Coal Contract Bids|Need Not be Disclosed

MANHATTAN (CN) – Government agencies need not disclose bidding information for multibillion-dollar contracts for Powder River Basin coal-mining to the Natural Resources Defense Council, a federal judge ruled Wednesday.
     The Natural Resources Defense Council did, however, score minor victories in its lawsuit against the Department of the Interior and the Bureau of Land Management, seeking records of the noncompetitive bids in Mountain State contracts.
     Stretching from southeast Montana to northeast Wyoming, the Powder River Basin holds one of the largest coal deposits in the world, supplying more than 40 percent of the coal in the United States.
     The Department of the Interior and the Bureau of Land Management have issued leases involving billions of tons of coal on these lands.
     Since 1990, the bureau has received only one bid on 23 of the 28 lease sales, and the other five had only two bidders. The lack of competition sparked a probe by the Interior Department’s inspector general and an audit by the Government Accountability Office.
     An analysis by the Institute for Energy Economics and Financial Analysis, a Cambridge, Mass.-based think tank, found that single-bidder sales of coal-mining rights may have cost taxpayers as much as $28.9 billion over the past 30 years, the Washington Post reported.
     That institute did not immediately respond to a request for comment.
     In its original request, the NRDC sought “all information and analysis documents used to appraise” each of the Powder River Basin tracts and Interior Department “guidance, handbooks, manuals or similar documents with information on estimating the value of coal tracts.”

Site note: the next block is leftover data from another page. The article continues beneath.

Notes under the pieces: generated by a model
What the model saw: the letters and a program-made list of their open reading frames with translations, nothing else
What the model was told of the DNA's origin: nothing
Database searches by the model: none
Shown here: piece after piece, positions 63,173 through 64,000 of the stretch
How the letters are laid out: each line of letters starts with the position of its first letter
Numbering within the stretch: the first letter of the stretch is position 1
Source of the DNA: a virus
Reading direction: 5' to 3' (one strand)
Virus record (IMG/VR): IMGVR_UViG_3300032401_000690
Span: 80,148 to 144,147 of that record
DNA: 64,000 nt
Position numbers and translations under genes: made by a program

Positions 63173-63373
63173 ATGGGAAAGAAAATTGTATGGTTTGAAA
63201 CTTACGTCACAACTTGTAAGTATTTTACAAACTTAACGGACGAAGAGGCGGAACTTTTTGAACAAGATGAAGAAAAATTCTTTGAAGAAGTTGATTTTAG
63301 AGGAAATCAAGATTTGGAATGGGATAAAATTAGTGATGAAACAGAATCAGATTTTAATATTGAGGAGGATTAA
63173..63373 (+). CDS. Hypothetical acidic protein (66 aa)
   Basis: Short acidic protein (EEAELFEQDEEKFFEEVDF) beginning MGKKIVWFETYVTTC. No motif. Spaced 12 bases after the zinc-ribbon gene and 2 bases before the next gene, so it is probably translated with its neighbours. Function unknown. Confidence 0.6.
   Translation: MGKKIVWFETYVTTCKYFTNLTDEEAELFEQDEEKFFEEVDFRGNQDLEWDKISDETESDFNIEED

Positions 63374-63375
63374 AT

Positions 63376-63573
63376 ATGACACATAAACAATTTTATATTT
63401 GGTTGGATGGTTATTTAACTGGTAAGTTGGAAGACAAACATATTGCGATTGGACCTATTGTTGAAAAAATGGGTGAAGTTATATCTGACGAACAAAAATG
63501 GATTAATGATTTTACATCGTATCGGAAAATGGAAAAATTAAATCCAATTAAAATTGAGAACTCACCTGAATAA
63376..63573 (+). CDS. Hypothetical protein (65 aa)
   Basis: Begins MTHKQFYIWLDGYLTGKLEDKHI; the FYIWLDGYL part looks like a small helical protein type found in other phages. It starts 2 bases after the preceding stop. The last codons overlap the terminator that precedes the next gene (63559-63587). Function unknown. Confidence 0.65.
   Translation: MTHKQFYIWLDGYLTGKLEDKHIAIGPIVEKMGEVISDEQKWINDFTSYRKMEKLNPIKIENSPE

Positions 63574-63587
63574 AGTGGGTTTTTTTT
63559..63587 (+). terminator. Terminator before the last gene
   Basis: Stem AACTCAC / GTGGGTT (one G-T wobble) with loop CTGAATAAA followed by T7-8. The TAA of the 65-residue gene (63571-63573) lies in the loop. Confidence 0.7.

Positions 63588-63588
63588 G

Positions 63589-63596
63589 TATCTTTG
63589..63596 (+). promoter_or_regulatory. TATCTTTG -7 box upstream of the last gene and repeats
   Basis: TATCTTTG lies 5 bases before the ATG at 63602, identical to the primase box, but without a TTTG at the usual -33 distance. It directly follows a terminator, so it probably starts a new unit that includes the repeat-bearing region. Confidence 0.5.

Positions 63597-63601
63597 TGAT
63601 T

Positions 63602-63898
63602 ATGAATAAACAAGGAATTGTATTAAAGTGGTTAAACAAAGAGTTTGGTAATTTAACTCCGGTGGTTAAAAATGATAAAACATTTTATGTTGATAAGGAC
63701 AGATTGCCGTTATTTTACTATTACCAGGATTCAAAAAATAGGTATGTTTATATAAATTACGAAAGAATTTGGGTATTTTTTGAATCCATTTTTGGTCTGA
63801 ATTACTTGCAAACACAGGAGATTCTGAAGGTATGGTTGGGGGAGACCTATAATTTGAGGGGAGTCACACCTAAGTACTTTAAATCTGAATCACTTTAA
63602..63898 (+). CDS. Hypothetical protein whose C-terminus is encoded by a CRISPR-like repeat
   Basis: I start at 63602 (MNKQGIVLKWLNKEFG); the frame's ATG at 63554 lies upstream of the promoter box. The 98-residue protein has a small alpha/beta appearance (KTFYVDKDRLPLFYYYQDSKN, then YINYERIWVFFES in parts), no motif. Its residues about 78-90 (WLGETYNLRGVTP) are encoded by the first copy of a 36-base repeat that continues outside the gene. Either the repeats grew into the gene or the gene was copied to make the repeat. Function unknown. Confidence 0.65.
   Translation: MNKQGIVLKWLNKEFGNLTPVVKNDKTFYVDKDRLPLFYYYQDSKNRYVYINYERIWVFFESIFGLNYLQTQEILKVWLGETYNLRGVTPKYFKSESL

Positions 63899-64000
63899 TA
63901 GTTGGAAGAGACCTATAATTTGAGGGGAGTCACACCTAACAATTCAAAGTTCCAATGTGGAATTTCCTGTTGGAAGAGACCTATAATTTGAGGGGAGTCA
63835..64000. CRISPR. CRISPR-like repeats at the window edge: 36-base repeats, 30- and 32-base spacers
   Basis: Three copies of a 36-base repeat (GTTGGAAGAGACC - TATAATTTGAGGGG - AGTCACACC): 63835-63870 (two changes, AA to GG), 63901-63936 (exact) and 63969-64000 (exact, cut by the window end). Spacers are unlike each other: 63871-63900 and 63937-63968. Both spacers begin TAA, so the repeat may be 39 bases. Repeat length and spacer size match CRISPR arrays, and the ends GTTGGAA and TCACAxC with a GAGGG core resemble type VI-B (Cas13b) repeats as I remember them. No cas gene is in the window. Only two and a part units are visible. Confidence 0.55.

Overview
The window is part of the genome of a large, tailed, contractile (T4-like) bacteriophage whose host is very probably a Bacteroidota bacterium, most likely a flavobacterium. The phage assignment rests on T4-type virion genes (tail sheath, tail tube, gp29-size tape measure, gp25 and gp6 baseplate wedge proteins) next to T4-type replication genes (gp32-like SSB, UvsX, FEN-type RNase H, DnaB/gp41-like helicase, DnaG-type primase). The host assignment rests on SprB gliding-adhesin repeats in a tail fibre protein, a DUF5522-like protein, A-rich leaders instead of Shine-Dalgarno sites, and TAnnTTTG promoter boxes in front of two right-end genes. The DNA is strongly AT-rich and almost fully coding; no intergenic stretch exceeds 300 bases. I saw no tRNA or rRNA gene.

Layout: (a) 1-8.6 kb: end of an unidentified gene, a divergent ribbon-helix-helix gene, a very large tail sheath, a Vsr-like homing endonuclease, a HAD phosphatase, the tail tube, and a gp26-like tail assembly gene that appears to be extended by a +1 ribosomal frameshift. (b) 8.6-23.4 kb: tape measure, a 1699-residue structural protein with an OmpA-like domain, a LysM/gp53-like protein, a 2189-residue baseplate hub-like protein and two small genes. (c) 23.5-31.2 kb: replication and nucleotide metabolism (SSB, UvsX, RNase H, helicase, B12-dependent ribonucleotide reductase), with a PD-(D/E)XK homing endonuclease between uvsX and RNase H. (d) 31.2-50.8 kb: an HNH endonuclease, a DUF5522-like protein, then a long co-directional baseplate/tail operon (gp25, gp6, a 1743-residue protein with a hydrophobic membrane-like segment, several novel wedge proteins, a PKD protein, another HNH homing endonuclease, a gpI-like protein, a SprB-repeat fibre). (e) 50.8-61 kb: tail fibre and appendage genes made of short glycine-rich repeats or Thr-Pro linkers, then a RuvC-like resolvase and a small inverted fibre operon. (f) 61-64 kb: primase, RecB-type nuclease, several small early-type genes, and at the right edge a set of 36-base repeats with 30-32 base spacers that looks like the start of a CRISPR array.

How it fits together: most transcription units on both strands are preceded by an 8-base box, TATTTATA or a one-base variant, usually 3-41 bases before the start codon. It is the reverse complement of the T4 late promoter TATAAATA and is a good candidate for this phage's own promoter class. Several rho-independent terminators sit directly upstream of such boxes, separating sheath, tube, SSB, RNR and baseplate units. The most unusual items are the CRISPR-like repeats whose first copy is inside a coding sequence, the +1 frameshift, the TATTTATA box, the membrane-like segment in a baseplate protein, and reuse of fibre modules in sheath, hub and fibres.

Releasing redacted copies of four reports, the government said that the censored sections included the bidding companies’ confidential information, and said that it also had to withhold economic analysis that could harm its ability to maximize releases from future sales.
     U.S. District Judge Paul Engelmayer agreed with that reasoning in a 50-page opinion.
     “The record convincingly establishes, and the parties do not dispute, that in most coal leases in the Powder River Basin, the applicant’s only competition is the government’s internal estimate of fair market value,” the opinion states.
     Engelmayer found that the bureau “uses a common methodology for determining fair market and that its assessment of fair market value in connection with one tract draws significantly on fair market value estimates of, and data from, numerous other coal tracts.”
     “Under these circumstances, disclosure of historical bidding information with respect to tracts in the Powder River Basin would enable a coal company to derive, or come unacceptably close to deriving, the number it must beat in order to lease the next tract for mining,” the opinion states.
     Engelmayer ruled that disclosing the information “would injure the government’s – and thereby the public’s – valid interest in maximizing the price obtained for leasing its choice land.”
     However, the NRDC overcame two other exemptions that the government claimed: one protecting interagency documents and another involving geological and geophysical information and data.
     The latter victory will allow the environmental group to see geologic reports that the government claimed contained figures derived from “private drilling holes.”
     It is unclear what, if any, information will be revealed of the interagency records, and how much of this data overlaps with the government’s standing exemption.

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